Recently there have been a number of sets depicting Japanese samurai, and all are mostly filled with warriors in the traditional full armour that is so well recognised throughout the world. However it was not always the case that samurai wore this complicated costume. To begin with, not all samurai were wealthy enough for such an expensive item, and consequently wore less or even no armour, ensuring only that their swords remained to show their rank. Naturally such a bulky armour would not be worn at all times even when on campaign, so if taken by surprise a samurai would have to fight in his everyday clothes. Finally, as in Europe the habit of wearing these constricting armours became less popular as the centuries progressed, eventually becoming the preserve of parades, or worn by leaders and an 'old guard' of traditionalists. It is these more lightly equipped samurai that Caesar have chosen to depict in this set.
The second row shows these men, all of whom are in normal dress apart from the guard, who wears full armour. They appear to have armoured sleeves, and perhaps breast protection under their clothing. All wear trousers and keep their sleeves neatly out of the way with a tasuki. Naturally there is no uniform appearance for such a costume, but all look authentic, as are the hair styles on display.
The third row begins with a samurai wearing a kamishimo, again everyday garb, though naturally he retains his two swords, which are quite short in this case. Next to him is a fine lady in a kimono, who has been nicely done but is missing the edge of the garment below the waist. Finally there is a mounted officer, resplendent in his full armour and directing operations from his highly decorated horse. The horse is particularly well animated, standing in a natural way with legs parallel to each other, which has been achieved thanks to a multi-part mould. Although the horse has no base, it stands perfectly well by itself, and the rider fits in the saddle perfectly.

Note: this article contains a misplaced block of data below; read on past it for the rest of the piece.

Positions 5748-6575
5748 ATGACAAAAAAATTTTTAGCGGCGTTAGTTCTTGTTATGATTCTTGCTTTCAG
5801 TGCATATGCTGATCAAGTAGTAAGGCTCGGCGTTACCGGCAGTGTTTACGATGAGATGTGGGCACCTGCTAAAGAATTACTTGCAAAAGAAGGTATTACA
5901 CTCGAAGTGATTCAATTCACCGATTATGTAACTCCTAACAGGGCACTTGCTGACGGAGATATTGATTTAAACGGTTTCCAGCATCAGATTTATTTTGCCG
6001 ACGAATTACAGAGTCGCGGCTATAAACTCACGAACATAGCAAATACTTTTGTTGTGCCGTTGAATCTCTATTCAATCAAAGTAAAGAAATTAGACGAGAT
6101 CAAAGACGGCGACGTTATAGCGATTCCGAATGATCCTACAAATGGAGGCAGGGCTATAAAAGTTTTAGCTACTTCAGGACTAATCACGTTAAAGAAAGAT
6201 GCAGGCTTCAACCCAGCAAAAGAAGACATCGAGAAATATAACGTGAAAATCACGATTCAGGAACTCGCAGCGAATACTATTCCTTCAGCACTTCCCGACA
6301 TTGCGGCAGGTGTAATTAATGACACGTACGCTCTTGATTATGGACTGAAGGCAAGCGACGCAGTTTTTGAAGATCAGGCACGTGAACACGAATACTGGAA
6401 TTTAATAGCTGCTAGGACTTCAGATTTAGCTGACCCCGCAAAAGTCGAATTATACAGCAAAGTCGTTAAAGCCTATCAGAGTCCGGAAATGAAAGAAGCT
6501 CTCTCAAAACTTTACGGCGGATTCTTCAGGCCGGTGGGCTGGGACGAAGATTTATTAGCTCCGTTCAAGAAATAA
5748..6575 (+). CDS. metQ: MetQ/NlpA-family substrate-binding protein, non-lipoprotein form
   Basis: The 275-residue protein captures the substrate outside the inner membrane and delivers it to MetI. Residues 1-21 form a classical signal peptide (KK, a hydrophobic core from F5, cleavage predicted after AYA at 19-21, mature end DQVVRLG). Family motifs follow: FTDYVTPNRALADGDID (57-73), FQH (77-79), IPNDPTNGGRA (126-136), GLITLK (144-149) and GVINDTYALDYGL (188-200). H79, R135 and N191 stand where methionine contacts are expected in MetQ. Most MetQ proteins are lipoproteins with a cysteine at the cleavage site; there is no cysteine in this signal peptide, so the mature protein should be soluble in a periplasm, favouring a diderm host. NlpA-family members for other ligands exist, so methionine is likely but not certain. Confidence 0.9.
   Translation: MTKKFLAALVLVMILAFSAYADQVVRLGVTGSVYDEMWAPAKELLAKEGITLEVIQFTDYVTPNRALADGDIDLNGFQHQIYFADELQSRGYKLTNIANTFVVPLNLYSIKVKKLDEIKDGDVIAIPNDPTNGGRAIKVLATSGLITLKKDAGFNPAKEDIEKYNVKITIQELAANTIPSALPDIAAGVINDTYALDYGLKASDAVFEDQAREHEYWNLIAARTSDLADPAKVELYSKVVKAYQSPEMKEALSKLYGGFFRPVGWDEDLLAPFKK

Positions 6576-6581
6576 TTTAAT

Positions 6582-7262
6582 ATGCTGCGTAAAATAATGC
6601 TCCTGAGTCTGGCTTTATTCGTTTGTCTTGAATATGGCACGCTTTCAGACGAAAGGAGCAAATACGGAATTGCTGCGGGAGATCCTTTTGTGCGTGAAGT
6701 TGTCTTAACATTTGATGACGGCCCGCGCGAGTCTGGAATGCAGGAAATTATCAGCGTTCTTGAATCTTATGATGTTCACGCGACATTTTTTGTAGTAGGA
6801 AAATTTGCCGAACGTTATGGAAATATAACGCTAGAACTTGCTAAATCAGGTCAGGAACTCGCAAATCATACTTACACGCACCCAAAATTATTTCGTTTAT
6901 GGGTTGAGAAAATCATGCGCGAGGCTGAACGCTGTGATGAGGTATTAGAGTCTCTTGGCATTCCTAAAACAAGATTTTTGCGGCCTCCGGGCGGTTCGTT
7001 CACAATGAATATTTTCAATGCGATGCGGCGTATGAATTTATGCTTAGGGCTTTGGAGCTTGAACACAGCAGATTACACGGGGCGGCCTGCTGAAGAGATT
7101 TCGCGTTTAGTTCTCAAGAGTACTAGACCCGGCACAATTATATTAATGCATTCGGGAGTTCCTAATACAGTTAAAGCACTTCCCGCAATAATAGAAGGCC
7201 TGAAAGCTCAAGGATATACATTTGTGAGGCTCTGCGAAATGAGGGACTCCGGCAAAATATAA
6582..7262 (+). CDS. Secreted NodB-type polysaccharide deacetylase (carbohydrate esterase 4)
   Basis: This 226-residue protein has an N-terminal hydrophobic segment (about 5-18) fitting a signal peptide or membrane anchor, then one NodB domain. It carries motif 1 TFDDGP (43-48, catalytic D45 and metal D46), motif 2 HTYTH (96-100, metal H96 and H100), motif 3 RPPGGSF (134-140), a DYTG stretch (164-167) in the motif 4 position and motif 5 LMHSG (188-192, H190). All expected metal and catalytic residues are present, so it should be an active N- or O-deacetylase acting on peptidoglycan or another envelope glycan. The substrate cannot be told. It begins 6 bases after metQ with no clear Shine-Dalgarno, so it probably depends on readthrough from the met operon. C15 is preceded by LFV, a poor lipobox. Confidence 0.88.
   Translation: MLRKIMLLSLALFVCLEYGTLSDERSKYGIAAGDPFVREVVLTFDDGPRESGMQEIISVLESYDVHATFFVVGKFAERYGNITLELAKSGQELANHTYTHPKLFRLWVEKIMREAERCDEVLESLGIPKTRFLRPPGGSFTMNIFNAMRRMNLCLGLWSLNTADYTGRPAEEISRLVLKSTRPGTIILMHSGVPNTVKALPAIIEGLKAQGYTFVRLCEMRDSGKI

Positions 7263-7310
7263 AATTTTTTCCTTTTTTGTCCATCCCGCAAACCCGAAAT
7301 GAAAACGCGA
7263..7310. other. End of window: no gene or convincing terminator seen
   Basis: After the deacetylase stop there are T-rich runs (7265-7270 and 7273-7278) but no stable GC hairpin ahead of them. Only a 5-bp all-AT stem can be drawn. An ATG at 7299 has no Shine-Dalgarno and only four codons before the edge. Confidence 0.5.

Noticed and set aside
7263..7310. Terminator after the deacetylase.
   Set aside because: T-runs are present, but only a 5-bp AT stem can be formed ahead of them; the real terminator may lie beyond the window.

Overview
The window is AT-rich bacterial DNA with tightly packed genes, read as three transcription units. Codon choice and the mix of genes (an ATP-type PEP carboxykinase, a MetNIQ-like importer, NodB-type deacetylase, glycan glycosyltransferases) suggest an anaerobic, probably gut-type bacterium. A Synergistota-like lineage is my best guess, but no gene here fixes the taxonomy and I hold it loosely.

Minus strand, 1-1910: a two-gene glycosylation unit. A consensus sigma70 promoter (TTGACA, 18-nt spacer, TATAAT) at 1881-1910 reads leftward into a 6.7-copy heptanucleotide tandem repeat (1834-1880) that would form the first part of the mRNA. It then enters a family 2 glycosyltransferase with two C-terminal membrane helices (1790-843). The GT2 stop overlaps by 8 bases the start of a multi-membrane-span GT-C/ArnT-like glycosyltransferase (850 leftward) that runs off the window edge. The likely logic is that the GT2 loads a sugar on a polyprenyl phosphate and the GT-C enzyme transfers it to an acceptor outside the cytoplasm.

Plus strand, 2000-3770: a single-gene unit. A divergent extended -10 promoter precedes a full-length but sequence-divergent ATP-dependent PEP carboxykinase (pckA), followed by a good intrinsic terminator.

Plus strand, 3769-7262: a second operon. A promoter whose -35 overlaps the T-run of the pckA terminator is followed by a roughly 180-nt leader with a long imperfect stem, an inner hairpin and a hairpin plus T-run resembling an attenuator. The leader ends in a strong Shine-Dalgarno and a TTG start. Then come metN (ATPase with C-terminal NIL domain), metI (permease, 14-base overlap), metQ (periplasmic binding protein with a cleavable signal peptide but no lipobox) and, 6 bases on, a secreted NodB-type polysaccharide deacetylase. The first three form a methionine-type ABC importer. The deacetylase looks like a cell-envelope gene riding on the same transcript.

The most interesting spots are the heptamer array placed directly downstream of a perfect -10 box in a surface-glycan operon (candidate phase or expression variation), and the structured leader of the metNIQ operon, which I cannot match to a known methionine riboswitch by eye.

Which brings us to the other aspect of the set - the ninja. The top row shows the ninja figures, a character from history that is as recognisable as a samurai yet is very different to them. The ninja's usual role was to spy on an enemy's position or cause havoc behind his lines, yet it is their role as assassins that is best known today. They were much feared and therefore often used, yet they were also despised by samurai, even those that employed them, for their 'underhand' and ignoble activities.
The four ninjas in this set make an interesting selection. When ninja were spying they would wear whatever helped them blend in with the crowd - perhaps dressed as civilians, monks or even enemy soldiers - but all these figures suggest the stealthy art of infiltration and perhaps assassination. They wear clothing covering all of the body, with one in particular being very tight-fitting to prevent snagging. A cowl completely covers their head apart from the eyes. Again with no absolute uniform, all these are reasonably dressed.
We thought the poses of the ninja were extremely well done, with the baseless figure being a highlight. He will sit perfectly successfully on the floor, but is also reminiscent of the images often seen of ninjas jumping down from a roof or wall, which gave rise to the rumour that they could fly. The samurai poses are much more staid, almost to the point of being dull.
Technically these figures are beyond reproach. Good proportions and realistic animation combine with natural folds in the loose clothing to make some excellent models. Without the slightest trace of any flash or excess plastic, these figures are ready to go straight out of the box. Detail is excellent, making them a lot easier to paint.
All the ninja have long katana swords, although for this kind of activity they would have chosen much shorter versions, and would have carried them on their back rather than through their belt as the last figure on the top row is doing. One figure also has a 'ninja throwing star' or shuriken, a ninja trademark. The samurai weapons are OK apart from the bow, which is much too small and in no way resembles the usual Japanese bow. However the quiver has been correctly done. The standing guard is suffering from one sword passing through his thigh, but the main problem with all these figures is their height. They average 25 mm (1.8 metres) when their subject would have been about 1.65 metres tall or even less. The man with the kamishimo stands at a gigantic 26 mm (1.87 metres), a height that would be considered tall in modern Europe, and virtually unheard of in medieval Japan.
Overall we thought the ninja were the pick of the crop, with the samurai being less impressive and suffering from a small number of poses. Several of the poses seem to be inspired by old Tamiya figures produced in a larger scale, but it is the excessive size that really spoils this set. Perhaps more samurai and fewer ninjas would have been a better idea, particularly as no one needs large numbers of ninjas for wargames.